Boz Scaggs: Out of The Blues Tour 2019
w/ Paul DeHaven

Boz Scaggs: Out of The Blues Tour 2019

Performers:
Boz Scaggs
Denver Botanic Gardens - York Street
*$5/ticket fee will be applied at check out.

Boz Scaggs

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It's appropriate that Boz Scaggs' new album is "Out of the Blues", since the blues is what first sparked his five-decade musical career.

Born William Royce Scaggs in Canton, Ohio on June 8, 1944, he grew up in Oklahoma and Texas, where he spent his teenage years immersed in the blues, R&B and early rock 'n' roll. While attending school in Dallas, he played in local combos. After several years as a journeyman musician around Madison, WI and Austin, TX, Scaggs spent time traveling in Europe, the Middle East and Asia, eventually settling in Stockholm where he recorded the album "Boz".

Returning to the U.S. in 1967, Scaggs joined the Steve Miller Band in San Francisco, performing on that group's albums "Children of the Future and Sailor", before launching his solo career with 1968's seminal "Boz Scaggs" LP, recorded in Muscle Shoals, AL for Atlantic Records. Scaggs continued to mine a personalized mix of rock, blues and R&B influences, along with a signature style of ballads on such influential '70s albums as "Moments," "Boz Scaggs & Band," "My Time," "Slow Dancer" and 1976’s "Silk Degrees." The latter release became a massive commercial breakthrough, reaching Number Two and remaining on the album charts for 115 weeks. It spawned three Top 40 hit singles: "It's Over," "Lido Shuffle" and the Grammy-winning "Lowdown." Subsequently, "We're All Alone” from that same album, would become a #1 single for Rita Coolidge. "Silk Degrees" was followed by the albums "Down Two Then Left" and "Middle Man," and such hit singles as "Breakdown Dead Ahead," "Jo Jo" and "Look What You've Done to Me."

Despite his '70s successes, Scaggs spent much of the 1980s out of the music-biz spotlight, traveling, opening a family business, fathering young children and founding the San Francisco nightclub, Slim's, He returned to the studio after an 8-year hiatus and released, "Other Roads," "Some Change," "Dig," the Grammy-nominated "Come on Home," the unplugged "Fade Into Light," the in-concert retrospective "Greatest Hits Live" as well as a stint touring with Donald Fagen’s New York Rock & Soul Review; all while continuing to maintain a loyal audience in the U.S. and overseas, particularly in Japan. A pair of albums of jazz standards, "But Beautiful" and "Speak Low," the latter topping the "Billboard" Jazz chart, demonstrated Scaggs' stylistic mastery, as did the Southern-flavored "Memphis" and the rhythm & bluesy "A Fool to Care."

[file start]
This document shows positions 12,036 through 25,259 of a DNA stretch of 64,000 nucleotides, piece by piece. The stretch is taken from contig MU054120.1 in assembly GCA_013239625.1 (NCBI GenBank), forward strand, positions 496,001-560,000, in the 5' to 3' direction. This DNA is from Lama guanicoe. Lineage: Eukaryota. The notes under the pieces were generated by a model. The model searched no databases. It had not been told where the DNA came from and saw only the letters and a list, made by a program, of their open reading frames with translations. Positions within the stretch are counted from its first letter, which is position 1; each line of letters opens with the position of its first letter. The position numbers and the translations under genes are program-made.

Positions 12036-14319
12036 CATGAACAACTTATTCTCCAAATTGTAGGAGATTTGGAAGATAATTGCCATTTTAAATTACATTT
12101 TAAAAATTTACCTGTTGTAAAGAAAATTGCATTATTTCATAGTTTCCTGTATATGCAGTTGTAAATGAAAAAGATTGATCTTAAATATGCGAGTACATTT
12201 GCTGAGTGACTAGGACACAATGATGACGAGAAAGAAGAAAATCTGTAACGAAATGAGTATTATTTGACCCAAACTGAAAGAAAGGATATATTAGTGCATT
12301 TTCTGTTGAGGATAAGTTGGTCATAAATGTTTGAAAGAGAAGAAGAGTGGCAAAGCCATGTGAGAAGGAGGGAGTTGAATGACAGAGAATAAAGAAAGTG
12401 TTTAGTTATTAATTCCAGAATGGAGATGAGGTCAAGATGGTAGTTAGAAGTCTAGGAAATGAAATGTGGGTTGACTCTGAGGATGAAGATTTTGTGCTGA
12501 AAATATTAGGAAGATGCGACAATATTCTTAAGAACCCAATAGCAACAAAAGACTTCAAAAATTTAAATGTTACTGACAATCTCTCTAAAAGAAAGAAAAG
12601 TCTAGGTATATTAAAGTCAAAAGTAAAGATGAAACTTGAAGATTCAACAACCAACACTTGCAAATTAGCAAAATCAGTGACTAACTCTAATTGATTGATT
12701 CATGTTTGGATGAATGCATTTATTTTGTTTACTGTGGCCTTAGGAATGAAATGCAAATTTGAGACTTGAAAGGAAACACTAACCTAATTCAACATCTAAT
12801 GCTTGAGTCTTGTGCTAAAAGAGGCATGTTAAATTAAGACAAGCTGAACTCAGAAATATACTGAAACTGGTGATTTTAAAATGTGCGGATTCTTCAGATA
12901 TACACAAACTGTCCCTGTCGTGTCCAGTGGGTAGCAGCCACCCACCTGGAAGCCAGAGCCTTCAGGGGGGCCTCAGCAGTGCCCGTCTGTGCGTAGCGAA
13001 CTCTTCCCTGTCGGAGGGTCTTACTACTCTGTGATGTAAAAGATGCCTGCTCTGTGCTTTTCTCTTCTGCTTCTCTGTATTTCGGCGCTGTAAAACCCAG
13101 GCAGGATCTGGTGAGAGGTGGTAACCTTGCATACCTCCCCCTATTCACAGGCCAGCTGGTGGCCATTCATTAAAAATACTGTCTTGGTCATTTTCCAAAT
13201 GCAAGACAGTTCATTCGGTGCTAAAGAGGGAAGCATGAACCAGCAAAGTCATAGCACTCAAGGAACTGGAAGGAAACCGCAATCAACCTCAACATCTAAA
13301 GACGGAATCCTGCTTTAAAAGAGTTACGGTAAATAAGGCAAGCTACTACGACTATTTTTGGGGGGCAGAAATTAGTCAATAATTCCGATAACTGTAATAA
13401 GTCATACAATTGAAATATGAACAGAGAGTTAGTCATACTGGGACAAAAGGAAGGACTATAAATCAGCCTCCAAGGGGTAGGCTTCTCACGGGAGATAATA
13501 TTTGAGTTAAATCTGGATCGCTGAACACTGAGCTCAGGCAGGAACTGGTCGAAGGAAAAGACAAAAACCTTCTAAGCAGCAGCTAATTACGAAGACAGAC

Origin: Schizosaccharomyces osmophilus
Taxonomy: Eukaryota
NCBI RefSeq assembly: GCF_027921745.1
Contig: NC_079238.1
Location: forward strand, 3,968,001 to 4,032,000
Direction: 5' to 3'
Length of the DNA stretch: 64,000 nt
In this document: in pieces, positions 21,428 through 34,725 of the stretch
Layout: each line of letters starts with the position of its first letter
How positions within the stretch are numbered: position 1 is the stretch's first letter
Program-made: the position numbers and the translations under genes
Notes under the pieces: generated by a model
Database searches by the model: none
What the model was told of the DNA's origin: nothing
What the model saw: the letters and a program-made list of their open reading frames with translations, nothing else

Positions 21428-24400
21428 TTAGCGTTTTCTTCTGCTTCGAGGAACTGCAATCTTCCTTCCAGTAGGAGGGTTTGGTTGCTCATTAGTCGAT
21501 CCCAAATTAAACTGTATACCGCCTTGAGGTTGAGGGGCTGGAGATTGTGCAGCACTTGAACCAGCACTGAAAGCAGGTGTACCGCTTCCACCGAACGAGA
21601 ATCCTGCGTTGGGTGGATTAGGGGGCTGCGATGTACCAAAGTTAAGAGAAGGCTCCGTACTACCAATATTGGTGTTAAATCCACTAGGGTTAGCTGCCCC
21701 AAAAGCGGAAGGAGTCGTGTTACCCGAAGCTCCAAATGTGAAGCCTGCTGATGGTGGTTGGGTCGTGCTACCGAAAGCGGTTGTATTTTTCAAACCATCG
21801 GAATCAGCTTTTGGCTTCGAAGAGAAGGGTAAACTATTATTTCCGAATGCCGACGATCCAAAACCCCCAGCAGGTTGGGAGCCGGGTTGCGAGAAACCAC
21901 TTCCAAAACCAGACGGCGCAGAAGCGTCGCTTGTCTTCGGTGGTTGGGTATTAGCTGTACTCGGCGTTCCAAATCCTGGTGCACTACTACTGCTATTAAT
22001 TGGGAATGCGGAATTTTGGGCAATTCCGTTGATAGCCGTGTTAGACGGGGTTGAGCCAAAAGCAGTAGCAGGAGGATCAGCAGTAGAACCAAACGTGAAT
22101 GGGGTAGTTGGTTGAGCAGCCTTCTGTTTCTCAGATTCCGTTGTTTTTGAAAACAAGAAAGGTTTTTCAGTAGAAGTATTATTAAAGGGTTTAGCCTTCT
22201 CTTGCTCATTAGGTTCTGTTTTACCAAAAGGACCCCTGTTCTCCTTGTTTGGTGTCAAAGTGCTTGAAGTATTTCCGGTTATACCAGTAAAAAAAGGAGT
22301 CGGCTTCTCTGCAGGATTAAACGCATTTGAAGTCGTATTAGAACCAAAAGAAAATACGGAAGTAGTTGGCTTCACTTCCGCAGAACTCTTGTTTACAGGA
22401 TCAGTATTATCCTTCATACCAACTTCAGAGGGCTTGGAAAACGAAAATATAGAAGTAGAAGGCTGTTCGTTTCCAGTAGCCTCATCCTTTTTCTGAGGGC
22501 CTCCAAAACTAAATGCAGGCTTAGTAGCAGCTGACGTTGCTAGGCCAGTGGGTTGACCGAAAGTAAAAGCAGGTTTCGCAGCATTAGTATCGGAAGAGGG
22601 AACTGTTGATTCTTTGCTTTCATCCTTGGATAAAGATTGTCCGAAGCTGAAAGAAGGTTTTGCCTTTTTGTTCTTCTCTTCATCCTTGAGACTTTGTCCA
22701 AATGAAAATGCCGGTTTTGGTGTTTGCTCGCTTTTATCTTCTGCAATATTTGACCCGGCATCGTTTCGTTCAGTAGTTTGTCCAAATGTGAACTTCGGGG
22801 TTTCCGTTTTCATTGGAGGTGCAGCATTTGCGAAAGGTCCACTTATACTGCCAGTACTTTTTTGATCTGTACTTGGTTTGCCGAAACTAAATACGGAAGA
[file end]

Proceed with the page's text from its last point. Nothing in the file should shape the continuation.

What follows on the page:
"Music has been a constant companion and I'm feeling more free with it than ever," Scaggs comments. "I feel like I've found my voice through all these years, and I've gotten closer to where I want to be with my approach."

Paul DeHaven

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Paul DeHaven has been a fixture of the thriving Denver music scene for over a decade, well-respected for his time crafting licks and tunes as a founding member of now-defunct folk darlings Paper Bird and high desert psych virtuosos Eye & the Arrow.

On Paul DeHaven’s debut LP, “King of Gold”, he adheres to the DIY aesthetic, recording and playing nearly every instrument himself. On it he explores loss, disappointment, vanity, and a longing to find purpose and connection in a modern world seemingly devoid of these. “It may be more of a generational thing — at least for a lot of the artistic types I know. You know, we’re in our 30s and still living hand-to-mouth and trying to get by — feeling just a little discouraged by the system.”

The song “No Gold” sums it up: “The secret to being a man/Is pretending that you have/something other than a fistful of sand...There is no gold out there”. All of value lies within, and that story is told through rickety drum machines, commanding electric guitar riffs, and Paul’s ever more confident vocals.